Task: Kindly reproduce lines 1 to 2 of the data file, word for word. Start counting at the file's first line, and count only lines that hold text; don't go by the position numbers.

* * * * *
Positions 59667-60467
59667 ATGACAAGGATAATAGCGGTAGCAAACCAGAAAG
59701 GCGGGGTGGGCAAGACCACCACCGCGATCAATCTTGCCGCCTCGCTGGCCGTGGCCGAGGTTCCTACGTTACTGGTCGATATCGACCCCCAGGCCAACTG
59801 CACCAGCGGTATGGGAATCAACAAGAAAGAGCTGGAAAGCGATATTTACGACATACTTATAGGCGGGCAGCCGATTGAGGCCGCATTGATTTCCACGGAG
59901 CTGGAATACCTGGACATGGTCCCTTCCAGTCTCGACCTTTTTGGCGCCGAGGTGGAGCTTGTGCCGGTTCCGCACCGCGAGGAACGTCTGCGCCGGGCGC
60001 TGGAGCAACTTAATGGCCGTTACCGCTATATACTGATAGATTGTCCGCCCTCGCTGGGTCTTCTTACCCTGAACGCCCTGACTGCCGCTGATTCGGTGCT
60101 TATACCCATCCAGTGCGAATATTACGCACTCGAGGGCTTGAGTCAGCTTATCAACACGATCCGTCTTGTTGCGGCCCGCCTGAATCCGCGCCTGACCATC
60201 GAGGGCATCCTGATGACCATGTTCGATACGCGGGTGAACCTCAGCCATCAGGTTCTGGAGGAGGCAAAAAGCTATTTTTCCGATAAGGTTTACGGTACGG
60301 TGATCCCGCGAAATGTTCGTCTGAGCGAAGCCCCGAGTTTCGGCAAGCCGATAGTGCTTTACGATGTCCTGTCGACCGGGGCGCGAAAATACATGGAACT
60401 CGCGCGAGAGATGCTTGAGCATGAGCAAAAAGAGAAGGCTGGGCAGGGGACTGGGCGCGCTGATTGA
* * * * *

Positions 59667-60467
59667 ATGACAAGGATAATAGCGGTAGCAAACCAGAAAG